The Identity Access Management (IAM) capabilities are both mature and comprehensive, addressing market sectors such as B2B, B2C, and government-to-citizen.

Sanjiva explained further, saying, “Our strength is CIAM, customer identity access management, and, in particular, B2B CIAM, which is where we are the first and most advanced in the market.”

Every product WSO2 has, is an open-source product. The IAM capabilities are also available for private cloud and as a SaaS product called Asgardeo. This open-source approach is key to WSO2. Sanjiva commented, “We’re not like Mule(Soft) and a bunch of other open-source companies, which have a Community Edition and an enterprise solution. The entire code base is open-source. Then, we charge for updates to a released version. Those are things we don’t give to non-paying customers.”

Looking forward

Sanjiva shared his ambitions for 2024. Not only does WSO2 expect to open an office in Madrid, it will also expand its footprint across Europe, India and North America. The firm may also look to open up in Africa where it has a strong customer base already.

Expansion costs money, and without funding, I asked Sanjiva how he expected to both grow and increase profit margins simultaneously. Many firms invest in growth at the expense of profitability. He answered, “It’s a combination of things. The reason the margin is not higher right now is that Choreo, our new product, is still not revenue-generating; it was introduced to the market this year. As that starts generating revenue, that’s a little bit of a growth anchor right now, but that will start paying off.”

He also made clear that he would not cut costs. However, he does feel that AI will help increase the productivity of developers. It will mean that the team can do more work with the same number of people.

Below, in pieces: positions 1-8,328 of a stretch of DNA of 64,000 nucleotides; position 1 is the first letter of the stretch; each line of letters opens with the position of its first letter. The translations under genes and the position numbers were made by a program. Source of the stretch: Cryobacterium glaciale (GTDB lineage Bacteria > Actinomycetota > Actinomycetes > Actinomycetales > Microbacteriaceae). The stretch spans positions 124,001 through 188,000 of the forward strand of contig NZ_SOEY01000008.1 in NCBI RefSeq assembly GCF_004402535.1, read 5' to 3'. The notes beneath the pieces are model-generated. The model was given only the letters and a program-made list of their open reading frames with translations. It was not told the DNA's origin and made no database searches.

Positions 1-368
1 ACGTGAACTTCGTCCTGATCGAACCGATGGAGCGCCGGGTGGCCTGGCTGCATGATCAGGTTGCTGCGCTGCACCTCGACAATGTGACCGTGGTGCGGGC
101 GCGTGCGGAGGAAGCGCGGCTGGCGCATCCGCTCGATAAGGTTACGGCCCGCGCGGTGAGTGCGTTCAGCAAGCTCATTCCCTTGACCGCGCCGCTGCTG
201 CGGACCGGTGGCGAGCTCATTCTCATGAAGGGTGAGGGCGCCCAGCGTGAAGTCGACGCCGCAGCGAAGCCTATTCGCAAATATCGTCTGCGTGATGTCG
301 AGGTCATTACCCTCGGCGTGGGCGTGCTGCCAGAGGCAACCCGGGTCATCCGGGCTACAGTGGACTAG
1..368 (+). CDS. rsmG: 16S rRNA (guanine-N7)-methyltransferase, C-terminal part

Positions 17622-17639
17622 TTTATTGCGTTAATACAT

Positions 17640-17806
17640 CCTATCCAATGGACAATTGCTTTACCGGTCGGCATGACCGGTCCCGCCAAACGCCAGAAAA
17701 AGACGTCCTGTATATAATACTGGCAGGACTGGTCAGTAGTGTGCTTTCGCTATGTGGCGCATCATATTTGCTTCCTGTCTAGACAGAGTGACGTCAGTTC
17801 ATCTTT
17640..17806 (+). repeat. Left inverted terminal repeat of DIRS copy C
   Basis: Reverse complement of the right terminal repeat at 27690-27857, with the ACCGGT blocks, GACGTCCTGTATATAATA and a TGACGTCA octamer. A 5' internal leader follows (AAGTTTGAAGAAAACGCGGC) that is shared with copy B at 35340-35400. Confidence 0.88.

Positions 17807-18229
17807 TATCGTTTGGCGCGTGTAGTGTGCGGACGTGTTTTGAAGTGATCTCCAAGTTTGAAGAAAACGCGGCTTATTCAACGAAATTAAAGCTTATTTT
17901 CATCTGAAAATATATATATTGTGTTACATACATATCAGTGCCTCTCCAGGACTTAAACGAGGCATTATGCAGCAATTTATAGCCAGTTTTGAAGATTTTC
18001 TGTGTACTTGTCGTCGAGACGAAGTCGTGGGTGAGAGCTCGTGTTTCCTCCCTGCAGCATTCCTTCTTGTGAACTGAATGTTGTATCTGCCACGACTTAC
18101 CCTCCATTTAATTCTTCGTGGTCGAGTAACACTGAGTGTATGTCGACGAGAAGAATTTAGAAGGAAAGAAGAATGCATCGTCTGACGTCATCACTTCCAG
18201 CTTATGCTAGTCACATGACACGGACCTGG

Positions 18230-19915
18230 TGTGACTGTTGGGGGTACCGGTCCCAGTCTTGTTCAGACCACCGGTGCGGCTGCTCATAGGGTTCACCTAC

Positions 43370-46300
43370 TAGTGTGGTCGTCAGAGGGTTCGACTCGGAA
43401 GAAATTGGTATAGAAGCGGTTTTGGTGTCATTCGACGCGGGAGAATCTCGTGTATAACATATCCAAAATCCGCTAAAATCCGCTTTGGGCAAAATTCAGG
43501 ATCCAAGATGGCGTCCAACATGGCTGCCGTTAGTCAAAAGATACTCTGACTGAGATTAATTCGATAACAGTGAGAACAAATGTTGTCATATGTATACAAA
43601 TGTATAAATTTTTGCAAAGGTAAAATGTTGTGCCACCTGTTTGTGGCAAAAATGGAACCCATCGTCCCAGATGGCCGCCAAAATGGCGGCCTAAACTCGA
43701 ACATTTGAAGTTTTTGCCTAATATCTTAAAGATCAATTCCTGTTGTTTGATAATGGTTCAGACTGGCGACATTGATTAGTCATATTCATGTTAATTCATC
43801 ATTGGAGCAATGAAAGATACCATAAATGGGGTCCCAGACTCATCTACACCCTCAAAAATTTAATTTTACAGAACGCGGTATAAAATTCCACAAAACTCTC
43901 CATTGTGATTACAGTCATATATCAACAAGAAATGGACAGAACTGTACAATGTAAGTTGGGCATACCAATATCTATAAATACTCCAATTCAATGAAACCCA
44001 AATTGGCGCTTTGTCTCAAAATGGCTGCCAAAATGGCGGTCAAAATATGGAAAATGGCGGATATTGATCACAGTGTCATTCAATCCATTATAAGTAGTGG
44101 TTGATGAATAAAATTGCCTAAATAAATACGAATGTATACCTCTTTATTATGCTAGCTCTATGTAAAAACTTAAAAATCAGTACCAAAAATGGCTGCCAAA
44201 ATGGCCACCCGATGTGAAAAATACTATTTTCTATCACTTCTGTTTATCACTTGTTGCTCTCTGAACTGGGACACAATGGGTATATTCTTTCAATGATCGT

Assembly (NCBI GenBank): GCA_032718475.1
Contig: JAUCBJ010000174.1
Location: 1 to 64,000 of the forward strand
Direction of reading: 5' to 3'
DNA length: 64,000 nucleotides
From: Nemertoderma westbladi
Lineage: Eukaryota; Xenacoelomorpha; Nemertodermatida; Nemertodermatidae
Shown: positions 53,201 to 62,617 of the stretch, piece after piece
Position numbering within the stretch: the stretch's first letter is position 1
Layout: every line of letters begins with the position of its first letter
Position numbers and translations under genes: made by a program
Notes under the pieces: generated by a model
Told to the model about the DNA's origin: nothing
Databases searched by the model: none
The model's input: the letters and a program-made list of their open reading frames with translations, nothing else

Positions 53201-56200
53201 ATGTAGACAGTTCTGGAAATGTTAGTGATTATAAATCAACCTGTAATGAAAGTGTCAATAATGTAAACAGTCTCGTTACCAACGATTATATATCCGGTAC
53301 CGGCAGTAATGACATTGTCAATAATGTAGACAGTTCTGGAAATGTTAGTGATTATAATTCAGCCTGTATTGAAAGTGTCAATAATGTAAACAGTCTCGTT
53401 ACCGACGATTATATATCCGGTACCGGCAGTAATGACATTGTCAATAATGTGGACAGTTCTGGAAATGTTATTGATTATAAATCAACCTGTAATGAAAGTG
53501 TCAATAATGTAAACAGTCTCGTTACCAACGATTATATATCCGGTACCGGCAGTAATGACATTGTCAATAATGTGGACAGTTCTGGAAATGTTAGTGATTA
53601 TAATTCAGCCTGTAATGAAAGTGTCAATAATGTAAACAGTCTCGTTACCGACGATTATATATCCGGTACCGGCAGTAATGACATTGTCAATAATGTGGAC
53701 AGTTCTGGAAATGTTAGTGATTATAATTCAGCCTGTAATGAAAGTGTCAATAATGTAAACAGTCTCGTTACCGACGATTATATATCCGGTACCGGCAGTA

On looking to the longer term, what is the vision, and has it changed?

Sanjiva answered, “I’m a technologist, fundamentally. We started a company with the technology purpose of saying we want to make development as easy as possible for developers so they can write whatever applications they want. That statement has broadened over time to meet development, deployment, operation, management, and the whole cycle of taking code from the developer’s fingertips to the customer’s fingertips.

Barriers and Bridges

To achieve its vision, WSO2, like many other organisations, has faced immense disruption over the last few years. The pandemic, the war in Ukraine, inflation and other uncertainties have led to hesitation for many organisations. However, as a cash-positive organisation with no need to raise money, WSO2 is now in a strong position to continue its growth.

Helping them with that is a clear and strong technology roadmap. Key to this is AI, though Sanjiva gave a refreshingly honest view about the impact or, rather, the potential impact it will have. As he pointed out. “We don’t know exactly what rate AI is evolving at. What kind of new AI tech will evolve in the next six months or a year. It’s anybody’s guess, for the most part.

To move forward, Sanjiva has two clear priorities: Firstly, investing in building the brand with a focus on North America and the UK. Secondly, he expects to see Choreo take off and earn the promised revenue.

Choreo already has 15 paying customers and another 30-40 in the proof of concept or evaluation stage. He believes that by the end of 2024, they will have a few hundred customers. WSO2 will have fierce competition around this, but Sanjiva believes in the strategy, as it is these revenues that will fuel growth; it will be interesting to see if the growth ambitions are met in 2024.

The book question

As with all interviews I asked Sanjiva about the most recent book he read. Like several others, he has just finished reading Sapiens (by Dr. Yuval Noah Harari – Amazon AusUKUS). He has now started reading the follow-up, Homo Deus (Amazon AusUKUS).

What was his takeout from it for business?

“The power of the narrative. Whether it’s running a country or running a business, the Sapiens book was all about evolution, the shape of the world, the role of religion, and the role of money is part of the narrative.”

Narrative will be important for building the brand in North America, it will be interesting to see what the brand marketing team create.

WSO2 promotes Asanka Abeysinghe to CTO